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What Is White Campion: How To Control White Campion Weeds

- July 31, 2020
It has quite flowers, but is white campion a weed? Yes, and in case you see flowers on the plant, the subsequent step is a seed production, so it is time to take measures to control it. Here is some white campion info that can help you if this plant has appeared in your home.

What is White Campion?


White campion (Silene latifolia syn. Silene alba) is a broadleaf plant (dicot) that first grows inside the form of a low-to-the-ground rosette. Later, it bolts and produces 1- to 4-foot (0.3 to 1.2 meter) tall, upright stems with flowers.

White campion is native to Europe and was probably introduced into North America in the early 1800s. In addition to becoming an annoying weed, white campion may also host viruses that influence spinach and beet plants. It typically grows on farms, in gardens, alongside roads, and on other disturbed sites.

White campion is connected to other plants referred to as champions, cockles, or catchfly and to the garden flowers referred to as pinks. Like bladder campion, a wildflower that’s occasionally observed growing like a weed, the flowers consist of a balloon-shaped calyx (a structure produced from the flower’s sepals) from which five petals emerge. But this weedy species has downy leaves and stems and small white petals. It might develop as an annual, biennial, or short-lived perennial.

White campion uses

Plants of the genus Silene have roots that contain the compound saponin, which although a mildly toxic substance has long been used as soap for washing clothes, hair etc. There are also references to some kinds of campion being used to treat snake bites and as a cure for corns and warts.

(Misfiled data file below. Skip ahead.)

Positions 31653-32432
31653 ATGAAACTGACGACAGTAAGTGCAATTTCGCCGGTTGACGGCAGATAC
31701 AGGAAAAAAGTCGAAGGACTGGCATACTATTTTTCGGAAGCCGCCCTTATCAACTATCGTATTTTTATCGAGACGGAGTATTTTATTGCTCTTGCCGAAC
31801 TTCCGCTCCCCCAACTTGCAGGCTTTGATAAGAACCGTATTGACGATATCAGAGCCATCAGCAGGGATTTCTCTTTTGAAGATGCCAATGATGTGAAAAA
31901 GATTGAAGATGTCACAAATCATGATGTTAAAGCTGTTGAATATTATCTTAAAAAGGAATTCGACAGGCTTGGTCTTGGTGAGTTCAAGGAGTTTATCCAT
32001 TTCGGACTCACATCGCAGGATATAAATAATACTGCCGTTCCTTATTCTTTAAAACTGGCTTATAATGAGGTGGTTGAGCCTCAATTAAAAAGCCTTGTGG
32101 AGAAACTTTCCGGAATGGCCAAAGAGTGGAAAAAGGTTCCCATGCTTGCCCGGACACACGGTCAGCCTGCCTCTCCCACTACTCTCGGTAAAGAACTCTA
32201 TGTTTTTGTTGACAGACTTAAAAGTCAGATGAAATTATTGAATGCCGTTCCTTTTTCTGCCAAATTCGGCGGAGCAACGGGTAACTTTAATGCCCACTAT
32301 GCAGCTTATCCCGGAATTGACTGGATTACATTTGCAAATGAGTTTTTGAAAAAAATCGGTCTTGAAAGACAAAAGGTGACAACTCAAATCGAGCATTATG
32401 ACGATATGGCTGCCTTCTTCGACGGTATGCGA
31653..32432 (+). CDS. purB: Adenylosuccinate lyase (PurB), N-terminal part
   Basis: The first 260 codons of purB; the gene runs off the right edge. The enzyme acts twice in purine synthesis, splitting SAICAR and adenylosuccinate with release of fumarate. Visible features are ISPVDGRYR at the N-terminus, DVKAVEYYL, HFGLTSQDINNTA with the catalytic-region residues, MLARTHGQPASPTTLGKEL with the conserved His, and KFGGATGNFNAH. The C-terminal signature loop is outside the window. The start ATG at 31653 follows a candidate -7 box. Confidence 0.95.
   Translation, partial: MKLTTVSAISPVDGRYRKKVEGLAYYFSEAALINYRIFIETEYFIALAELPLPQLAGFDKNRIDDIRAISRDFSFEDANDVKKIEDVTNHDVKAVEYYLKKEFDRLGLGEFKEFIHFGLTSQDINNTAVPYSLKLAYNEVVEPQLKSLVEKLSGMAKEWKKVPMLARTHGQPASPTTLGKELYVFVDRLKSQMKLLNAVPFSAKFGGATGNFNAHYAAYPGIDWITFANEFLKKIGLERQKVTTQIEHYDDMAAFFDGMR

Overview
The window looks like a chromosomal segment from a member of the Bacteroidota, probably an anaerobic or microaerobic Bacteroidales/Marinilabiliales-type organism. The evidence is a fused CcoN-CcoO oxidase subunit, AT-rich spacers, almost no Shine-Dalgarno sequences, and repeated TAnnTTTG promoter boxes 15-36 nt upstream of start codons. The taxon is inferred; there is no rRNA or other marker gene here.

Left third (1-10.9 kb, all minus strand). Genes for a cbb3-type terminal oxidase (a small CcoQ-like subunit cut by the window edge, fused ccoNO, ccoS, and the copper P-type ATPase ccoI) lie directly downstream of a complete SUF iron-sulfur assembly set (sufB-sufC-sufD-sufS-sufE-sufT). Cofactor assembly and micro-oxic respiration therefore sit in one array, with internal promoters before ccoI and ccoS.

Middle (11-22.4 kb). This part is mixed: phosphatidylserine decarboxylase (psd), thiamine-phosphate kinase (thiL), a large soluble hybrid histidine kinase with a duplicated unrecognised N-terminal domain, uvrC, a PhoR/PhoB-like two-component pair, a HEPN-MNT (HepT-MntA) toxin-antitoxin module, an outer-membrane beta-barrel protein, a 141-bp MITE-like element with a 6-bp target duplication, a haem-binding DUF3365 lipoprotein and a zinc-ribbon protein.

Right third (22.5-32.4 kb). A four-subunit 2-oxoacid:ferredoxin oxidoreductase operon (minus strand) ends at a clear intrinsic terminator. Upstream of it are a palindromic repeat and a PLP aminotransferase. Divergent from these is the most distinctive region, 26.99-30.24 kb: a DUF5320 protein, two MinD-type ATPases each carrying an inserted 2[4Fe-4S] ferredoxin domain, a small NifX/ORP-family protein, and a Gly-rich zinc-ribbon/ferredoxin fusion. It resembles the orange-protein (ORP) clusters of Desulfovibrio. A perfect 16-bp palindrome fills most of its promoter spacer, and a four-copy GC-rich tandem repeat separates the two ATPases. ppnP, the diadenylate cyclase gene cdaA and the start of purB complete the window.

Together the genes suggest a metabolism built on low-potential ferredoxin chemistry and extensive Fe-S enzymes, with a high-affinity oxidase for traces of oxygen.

What Is White Campion

How to Control White Campion Weeds

Every white campion plant can make five,000 to 15,000 seeds. In addition to spreading by seed, detached pieces of root can develop back into full plants, as well as the plants can spread underground employing the root system. Controlling white campion is, consequently, comparable to controlling dandelions and related herbaceous weeds. Essentially the most critical control methods are to remove the root system and to prevent the plants from going to seed.

Pull out the plants before you see flowers or at the very least prior to the flowers commence to fade. White campion produces a taproot, or even a long, plunging main root, plus lateral (side) roots. You may need to remove the complete taproot to prevent the plant from growing back. Tilling or mowing might be utilised to greatly decrease populations of this plant on farms or in lawns.

Herbicides are usually not needed, but in case you use them, choose these effective against dicots, and apply them just before flowers seem. White campion is tolerant to 2, 4-D, but glyphosate is normally effective against it. See also Plants With Burrs
 

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